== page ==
Two-dimensional triaxially braided composites (2DTBCs) can dissipate large amount of energy during fracturing. The biggest challenge remains in engineering this carbon-epoxy composite to optimize energy dissipation and to discover critical and sensitive factors affecting fracturing performance. The simulation started with the definition and dicretization of Repetitive Unit Cell (RUC), see Figure below
|Images of 2DTBC and reconstructed RUCs with bias tow angles of 30o, 45o and 60o. SEM images from University of Michigan, prof. Waas' group.|
Since the fracture parameters are best manifested in the scaling properties of the size effect law, the nominal strengths of three geometrically self-similar notched beams are simulated in a 3D finite element framework. A collection of RUCs is embeded above the notch while the rest of beam has coarse finite elements, see Figure. Python script helped to generate the embedded geometry using hanging nodes and master-slave node relation.
The simulation stems from damage mechanics. A fixed orientation of three perpendicular planes, aligned with material orientation axes, defines six damage variables; three for normal stress and three for shear. The OOFEM class CompoDamageMat handles such damage material. The left Figure shows the notched beam with embedded damaging RUCs, the right Figure displays the force-displacement curve.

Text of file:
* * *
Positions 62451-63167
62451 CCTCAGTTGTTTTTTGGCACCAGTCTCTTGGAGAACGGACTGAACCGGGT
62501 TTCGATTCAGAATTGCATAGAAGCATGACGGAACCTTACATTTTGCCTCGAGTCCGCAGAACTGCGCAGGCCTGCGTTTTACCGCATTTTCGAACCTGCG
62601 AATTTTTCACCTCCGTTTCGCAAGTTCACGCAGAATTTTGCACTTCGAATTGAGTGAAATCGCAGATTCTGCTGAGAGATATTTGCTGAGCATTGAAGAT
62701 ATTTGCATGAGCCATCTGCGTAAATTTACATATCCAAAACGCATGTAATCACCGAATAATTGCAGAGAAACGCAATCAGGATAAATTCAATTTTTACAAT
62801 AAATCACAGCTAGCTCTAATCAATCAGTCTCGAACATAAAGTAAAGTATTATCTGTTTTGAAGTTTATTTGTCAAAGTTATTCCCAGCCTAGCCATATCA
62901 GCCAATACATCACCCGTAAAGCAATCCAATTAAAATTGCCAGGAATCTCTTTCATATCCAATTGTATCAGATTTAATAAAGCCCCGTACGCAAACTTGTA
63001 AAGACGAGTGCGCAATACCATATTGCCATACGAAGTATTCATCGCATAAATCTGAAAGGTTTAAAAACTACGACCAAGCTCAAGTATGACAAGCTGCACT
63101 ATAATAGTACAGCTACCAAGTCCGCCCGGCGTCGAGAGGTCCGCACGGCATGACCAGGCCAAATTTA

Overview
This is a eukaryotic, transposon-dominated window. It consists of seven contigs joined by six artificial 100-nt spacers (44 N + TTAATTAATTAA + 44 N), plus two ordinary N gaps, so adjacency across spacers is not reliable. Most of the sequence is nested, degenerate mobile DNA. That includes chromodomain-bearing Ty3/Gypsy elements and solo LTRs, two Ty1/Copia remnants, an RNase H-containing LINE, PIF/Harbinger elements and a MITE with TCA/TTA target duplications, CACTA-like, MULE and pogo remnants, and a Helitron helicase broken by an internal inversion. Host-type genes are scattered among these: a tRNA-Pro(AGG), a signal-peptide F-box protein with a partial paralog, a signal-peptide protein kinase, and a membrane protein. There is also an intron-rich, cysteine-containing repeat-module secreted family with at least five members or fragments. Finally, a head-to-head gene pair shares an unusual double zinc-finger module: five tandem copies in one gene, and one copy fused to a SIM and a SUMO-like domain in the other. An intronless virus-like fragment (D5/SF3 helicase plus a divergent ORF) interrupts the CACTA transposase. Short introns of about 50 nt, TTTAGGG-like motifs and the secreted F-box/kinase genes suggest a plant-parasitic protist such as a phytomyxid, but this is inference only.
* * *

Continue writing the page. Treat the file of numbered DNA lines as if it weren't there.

The Figure below depicts a detailed view of the process zone above the notch. The colors represent damage magnitude on carbon axial and bias tows.
The left Figure shows a detail of the three-point beam bending test, the middle Figure prediction and simulation for three beam sizes, and the right Figure fitting to the the size effect law.
By fitting the size effect law, the fracture energy was found in the range 212 - 464 N/mm. For more information, see our article
Created 12/2010 by Vít Šmilauer. Acknowledgements belong also to C. G. Hoover, B. Patzák, Z. P. Bažant, A. M. Waas and K. W. Shahwan.